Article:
Last month, thousands of family planning policymakers, practitioners, researchers, advocates, and funders gathered in Pattaya City, Thailand for four days of learning and exchanging. The conference plenaries centered on the broad importance of family planning in achieving universal health coverage (UHC). Research presentations and panel discussions helped the community move closer to fleshing out what “FP for UHC” should mean in practice. Here are my reflections on three specific areas of the #FPforAll agenda, linking to prior CGD research on sexual and reproductive health (SRH) financing.
1. Channeling more aid through governments
Large amounts of external aid for health continue to be spent on fragmented, off-budget programs outside of government coffers. This creates challenges for governments that seek to strengthen national systems, develop a clear picture of the results that programs achieve, and mobilize sustainable resources for the most effective uses. Family planning is no exception; services are often organized and delivered through vertical programs with dedicated funds that rely heavily on donors and NGOs, plus out of pocket payments, intensifying risks from aid volatility and economic downturns (discussed more below). Many International Conference on Family Planning (ICFP) sessions examined the current family planning financing landscape, including donor rankings and trends, new commitments to increase domestic budget allocations, and global and national expenditure estimates.
The Global Financing Facility (GFF) is a relatively new partnership (launched in 2015), backed by a multi-donor World Bank Trust Fund, that seeks to strengthen country ownership, health financing and UHC reforms, domestic contributions, and donor coordination for SRH and other health services. CGD’s work on the GFF, which I presented at ICFP, found that the GFF directs additional funding to government budgets via increased World Bank lending for health, helping to reduce SRH funding gaps. The GFF thus represents an important value-add within the broader family planning and global health architecture, where support from other donors continues to be spent mostly outside of country systems. But the GFF’s role in prioritizing resources behind a set of SRH services within a specific funding envelope remains less clear, underscoring the challenges of working through country systems and aligning multiple external partners around a unified set of priorities.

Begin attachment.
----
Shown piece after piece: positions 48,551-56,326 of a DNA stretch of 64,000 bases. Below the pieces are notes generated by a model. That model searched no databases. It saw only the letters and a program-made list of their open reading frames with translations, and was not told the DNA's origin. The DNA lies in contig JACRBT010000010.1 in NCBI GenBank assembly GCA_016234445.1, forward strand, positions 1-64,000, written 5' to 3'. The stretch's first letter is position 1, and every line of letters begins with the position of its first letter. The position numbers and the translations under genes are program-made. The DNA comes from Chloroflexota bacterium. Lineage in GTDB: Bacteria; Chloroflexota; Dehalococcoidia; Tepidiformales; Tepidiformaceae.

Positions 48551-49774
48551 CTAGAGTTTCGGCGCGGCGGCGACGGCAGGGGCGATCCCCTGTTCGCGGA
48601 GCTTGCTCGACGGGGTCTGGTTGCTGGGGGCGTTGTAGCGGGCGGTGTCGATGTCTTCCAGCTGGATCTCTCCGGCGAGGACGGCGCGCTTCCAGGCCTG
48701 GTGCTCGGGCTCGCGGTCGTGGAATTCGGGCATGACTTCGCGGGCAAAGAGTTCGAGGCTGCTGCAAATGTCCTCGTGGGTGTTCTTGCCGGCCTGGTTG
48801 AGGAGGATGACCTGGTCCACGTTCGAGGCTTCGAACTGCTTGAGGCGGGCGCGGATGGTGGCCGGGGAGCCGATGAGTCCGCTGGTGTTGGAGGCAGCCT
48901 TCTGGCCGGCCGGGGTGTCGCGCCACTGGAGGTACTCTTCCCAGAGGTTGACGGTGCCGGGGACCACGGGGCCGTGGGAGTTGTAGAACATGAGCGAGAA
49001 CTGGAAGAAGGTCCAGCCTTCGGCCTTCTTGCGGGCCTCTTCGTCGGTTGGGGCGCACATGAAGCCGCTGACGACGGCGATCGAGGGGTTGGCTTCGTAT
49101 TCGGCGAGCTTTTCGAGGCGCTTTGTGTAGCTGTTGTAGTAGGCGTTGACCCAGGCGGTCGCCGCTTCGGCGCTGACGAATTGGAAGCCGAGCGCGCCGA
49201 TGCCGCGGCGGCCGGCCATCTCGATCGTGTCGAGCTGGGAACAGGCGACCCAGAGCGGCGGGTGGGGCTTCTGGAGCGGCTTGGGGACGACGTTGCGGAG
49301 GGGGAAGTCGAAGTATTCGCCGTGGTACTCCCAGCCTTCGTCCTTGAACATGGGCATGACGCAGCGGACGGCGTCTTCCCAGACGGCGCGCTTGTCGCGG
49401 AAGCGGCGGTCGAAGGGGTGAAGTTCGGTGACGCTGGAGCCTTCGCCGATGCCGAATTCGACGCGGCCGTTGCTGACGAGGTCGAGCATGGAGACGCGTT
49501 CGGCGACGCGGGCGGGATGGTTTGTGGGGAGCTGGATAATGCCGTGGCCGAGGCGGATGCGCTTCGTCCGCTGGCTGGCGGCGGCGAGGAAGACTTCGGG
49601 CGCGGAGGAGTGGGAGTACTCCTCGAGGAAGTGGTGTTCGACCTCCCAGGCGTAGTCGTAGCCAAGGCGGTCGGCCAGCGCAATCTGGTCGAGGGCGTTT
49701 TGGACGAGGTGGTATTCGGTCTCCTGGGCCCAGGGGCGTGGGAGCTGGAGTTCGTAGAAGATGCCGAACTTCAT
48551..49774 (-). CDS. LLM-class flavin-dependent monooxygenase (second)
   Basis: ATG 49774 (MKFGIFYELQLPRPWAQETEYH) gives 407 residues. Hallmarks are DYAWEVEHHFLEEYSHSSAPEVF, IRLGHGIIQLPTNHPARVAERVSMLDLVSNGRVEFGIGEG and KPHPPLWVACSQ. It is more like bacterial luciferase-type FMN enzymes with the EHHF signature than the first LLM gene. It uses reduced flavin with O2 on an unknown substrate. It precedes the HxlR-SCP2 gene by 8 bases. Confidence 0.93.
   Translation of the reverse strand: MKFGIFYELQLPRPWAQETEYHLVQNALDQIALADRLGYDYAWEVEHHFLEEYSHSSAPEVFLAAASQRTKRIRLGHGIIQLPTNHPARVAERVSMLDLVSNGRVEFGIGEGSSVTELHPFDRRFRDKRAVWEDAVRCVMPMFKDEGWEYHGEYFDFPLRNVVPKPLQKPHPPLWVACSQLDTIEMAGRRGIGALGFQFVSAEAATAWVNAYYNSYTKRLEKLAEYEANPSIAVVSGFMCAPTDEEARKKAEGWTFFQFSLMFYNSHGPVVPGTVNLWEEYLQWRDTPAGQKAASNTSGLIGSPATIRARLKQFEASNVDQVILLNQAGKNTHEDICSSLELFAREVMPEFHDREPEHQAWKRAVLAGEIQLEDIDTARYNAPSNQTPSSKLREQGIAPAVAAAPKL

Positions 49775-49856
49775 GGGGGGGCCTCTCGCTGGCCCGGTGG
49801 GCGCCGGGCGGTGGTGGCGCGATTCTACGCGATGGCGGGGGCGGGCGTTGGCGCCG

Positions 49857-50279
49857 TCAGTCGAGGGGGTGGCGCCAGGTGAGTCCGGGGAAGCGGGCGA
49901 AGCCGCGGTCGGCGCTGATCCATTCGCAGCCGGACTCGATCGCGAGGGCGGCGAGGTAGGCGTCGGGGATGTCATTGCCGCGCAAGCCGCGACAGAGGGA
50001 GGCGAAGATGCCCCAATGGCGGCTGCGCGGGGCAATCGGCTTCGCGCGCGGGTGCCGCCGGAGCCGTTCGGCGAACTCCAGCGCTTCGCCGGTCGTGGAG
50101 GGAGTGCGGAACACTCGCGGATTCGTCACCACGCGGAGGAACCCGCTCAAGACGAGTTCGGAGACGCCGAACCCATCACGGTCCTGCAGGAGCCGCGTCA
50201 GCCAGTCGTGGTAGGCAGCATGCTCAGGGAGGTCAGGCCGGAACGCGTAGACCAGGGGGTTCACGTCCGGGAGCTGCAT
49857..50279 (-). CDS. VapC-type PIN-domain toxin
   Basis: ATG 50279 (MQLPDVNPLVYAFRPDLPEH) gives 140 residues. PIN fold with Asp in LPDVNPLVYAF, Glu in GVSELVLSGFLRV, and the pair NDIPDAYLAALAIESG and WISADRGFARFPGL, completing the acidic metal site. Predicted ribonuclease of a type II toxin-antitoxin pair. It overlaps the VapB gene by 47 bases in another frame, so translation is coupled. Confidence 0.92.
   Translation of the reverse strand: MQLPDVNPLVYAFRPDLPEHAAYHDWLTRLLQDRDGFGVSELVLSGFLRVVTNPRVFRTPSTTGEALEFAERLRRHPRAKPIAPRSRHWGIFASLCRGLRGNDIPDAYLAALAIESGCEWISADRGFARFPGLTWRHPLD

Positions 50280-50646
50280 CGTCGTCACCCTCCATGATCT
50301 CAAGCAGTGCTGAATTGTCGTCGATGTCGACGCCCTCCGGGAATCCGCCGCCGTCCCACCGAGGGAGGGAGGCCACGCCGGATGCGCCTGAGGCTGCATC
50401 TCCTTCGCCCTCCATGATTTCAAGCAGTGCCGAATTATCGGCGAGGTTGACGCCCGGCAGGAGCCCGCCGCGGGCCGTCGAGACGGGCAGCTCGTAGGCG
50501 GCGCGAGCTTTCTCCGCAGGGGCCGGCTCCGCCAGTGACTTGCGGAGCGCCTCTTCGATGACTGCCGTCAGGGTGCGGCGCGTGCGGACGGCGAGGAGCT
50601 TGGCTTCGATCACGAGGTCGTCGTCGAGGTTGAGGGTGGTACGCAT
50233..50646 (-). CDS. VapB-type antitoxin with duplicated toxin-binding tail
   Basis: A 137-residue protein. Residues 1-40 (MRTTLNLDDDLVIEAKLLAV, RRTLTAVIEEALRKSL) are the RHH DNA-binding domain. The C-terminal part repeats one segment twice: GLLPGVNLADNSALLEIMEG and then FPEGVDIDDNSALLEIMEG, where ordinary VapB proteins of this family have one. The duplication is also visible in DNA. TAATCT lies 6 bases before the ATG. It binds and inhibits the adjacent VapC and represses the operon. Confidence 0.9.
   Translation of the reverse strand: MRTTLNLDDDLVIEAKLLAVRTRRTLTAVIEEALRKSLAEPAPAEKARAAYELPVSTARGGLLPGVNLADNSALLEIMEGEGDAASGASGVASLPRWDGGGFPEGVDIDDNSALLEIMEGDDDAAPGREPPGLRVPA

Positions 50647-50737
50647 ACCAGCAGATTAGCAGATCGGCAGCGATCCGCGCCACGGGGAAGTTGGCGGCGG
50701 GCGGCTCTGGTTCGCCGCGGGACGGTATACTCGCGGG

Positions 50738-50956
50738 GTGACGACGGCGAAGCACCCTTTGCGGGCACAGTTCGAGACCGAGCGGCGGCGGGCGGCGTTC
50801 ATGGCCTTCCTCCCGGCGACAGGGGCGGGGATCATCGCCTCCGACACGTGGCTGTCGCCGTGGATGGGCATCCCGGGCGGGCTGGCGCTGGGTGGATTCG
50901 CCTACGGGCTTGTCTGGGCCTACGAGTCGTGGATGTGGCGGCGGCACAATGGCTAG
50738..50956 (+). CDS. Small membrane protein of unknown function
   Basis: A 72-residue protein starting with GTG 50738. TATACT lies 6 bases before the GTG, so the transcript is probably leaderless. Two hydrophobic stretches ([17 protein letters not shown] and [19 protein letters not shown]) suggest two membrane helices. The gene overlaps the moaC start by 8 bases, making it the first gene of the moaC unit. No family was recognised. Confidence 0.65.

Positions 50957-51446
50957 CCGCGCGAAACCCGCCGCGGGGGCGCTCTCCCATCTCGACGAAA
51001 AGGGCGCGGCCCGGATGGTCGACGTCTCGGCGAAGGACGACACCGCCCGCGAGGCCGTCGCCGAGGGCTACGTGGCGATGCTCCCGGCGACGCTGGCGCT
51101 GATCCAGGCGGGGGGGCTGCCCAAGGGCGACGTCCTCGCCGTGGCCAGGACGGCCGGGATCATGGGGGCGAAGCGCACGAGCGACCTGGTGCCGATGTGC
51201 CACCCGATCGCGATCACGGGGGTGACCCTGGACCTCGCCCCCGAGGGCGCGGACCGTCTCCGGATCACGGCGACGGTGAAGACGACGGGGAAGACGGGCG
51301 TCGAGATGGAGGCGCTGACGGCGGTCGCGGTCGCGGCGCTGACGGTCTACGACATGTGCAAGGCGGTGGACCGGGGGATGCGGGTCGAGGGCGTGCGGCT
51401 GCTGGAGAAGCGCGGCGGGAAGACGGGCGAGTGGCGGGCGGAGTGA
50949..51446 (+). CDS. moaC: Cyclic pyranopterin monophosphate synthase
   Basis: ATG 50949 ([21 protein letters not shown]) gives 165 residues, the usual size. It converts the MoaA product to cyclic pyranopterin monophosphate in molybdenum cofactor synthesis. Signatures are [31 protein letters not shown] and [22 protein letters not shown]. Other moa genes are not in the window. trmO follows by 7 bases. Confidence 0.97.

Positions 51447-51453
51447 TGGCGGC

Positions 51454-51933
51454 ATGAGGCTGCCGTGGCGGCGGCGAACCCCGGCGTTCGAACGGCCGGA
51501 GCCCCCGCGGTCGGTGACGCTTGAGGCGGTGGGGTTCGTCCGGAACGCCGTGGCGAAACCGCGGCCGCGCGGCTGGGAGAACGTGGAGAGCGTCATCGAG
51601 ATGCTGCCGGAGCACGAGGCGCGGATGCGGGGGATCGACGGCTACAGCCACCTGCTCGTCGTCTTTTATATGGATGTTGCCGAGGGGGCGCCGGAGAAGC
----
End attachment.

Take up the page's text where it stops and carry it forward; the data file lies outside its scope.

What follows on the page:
On the whole, aid agencies and philanthropies should be enabling more integration with country systems as part of their commitment to shift power, including proactive coordination among donors, enhanced spending efficiency, and reform for cross-cutting functions like procurement and supply chain. Relatedly, the FP2030 Partnership now seeks to further advance commitments, accountability, measurement, and coordination among governments, donors, and NGOs in a larger set of 83 countries—bolstered by a new first-time investment from USAID.
2. Integrating contraception in health benefits packages
Including contraception in health benefits packages (HBP) and national health insurance schemes is one way to help shift toward more integration with UHC systems. The why and how of such inclusion was the topic of a panel I spoke on, drawing from CGD research by me and Rachel Silverman, alongside panelists from MSI Reproductive Choices, Options Consultancy Services, and the Bill & Melinda Gates Foundation, who reflected on country-specific experiences in Ghana and Nigeria.
A takeaway was that in many countries, at some point in their long-lasting UHC journeys, including family planning in HBPs and insurance schemes can be a key move for sustainability, country ownership, and contraceptive access, especially considering the likely cost-savings, economic progress, and climate benefits that come from expanded contraceptive provision.